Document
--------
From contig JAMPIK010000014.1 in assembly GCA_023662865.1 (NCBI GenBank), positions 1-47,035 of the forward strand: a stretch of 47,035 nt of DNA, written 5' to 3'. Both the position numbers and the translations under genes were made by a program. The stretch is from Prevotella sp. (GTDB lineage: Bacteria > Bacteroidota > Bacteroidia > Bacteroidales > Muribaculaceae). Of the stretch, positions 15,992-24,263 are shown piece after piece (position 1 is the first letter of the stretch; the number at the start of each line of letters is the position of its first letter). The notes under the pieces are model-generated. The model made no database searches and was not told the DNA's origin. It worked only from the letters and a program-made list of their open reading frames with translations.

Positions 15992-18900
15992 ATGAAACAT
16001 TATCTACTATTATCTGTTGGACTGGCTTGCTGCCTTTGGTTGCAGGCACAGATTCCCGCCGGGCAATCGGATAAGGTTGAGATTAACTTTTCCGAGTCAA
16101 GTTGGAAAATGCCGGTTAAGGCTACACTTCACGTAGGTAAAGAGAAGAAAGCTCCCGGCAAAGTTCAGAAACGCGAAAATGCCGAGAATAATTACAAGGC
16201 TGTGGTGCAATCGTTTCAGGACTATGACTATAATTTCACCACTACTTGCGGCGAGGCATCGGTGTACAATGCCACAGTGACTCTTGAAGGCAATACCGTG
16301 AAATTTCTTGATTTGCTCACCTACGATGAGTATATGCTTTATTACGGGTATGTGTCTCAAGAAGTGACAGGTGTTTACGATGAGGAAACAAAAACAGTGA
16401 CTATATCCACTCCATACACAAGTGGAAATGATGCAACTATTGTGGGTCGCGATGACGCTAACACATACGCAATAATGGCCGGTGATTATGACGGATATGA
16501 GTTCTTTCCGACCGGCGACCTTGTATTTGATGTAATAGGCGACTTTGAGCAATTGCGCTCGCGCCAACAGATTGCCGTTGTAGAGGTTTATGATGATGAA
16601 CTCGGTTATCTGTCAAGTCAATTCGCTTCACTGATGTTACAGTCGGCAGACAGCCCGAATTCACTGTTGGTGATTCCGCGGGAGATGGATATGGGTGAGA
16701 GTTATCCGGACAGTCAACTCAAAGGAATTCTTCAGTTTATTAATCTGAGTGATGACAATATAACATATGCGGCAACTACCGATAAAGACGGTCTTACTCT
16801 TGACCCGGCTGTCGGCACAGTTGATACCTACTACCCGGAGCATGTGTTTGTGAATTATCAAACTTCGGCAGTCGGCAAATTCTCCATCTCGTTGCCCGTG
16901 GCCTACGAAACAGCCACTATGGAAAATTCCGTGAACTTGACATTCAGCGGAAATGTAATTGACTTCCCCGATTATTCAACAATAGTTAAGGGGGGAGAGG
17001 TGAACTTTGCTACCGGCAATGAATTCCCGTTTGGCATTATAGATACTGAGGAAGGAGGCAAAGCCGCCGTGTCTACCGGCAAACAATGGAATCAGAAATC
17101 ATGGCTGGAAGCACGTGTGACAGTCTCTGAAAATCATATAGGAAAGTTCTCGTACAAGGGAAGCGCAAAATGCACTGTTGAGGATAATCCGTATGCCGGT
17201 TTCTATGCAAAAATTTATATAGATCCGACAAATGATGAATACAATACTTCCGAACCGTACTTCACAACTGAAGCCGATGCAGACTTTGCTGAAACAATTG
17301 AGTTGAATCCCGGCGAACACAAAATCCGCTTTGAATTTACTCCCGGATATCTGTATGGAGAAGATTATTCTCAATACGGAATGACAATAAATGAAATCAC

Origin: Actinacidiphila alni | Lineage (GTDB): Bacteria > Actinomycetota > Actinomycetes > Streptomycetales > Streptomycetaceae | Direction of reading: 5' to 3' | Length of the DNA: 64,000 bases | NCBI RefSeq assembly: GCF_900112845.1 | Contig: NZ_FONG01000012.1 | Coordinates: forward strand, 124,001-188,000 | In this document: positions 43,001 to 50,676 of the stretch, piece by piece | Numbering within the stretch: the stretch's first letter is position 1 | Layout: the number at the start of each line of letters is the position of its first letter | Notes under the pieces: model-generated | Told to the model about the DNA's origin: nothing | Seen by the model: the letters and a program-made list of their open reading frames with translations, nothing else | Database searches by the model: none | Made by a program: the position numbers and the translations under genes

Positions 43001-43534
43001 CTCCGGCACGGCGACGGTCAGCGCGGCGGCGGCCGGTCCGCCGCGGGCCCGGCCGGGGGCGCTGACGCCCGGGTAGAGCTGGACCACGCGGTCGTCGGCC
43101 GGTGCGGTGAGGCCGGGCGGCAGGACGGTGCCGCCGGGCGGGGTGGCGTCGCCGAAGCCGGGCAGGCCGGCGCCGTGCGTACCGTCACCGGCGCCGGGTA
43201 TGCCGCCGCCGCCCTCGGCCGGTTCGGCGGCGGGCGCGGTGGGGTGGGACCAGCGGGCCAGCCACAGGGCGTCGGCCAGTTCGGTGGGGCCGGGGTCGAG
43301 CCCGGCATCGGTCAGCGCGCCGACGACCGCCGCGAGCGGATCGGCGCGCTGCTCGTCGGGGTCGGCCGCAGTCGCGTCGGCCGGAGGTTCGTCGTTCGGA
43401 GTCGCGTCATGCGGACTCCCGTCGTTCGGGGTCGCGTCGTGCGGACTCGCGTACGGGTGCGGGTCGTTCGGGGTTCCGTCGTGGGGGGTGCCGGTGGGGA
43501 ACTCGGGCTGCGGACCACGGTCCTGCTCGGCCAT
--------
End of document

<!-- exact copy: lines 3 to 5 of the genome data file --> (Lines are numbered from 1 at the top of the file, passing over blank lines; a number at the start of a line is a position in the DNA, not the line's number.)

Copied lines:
15992 ATGAAACAT
16001 TATCTACTATTATCTGTTGGACTGGCTTGCTGCCTTTGGTTGCAGGCACAGATTCCCGCCGGGCAATCGGATAAGGTTGAGATTAACTTTTCCGAGTCAA
16101 GTTGGAAAATGCCGGTTAAGGCTACACTTCACGTAGGTAAAGAGAAGAAAGCTCCCGGCAAAGTTCAGAAACGCGAAAATGCCGAGAATAATTACAAGGC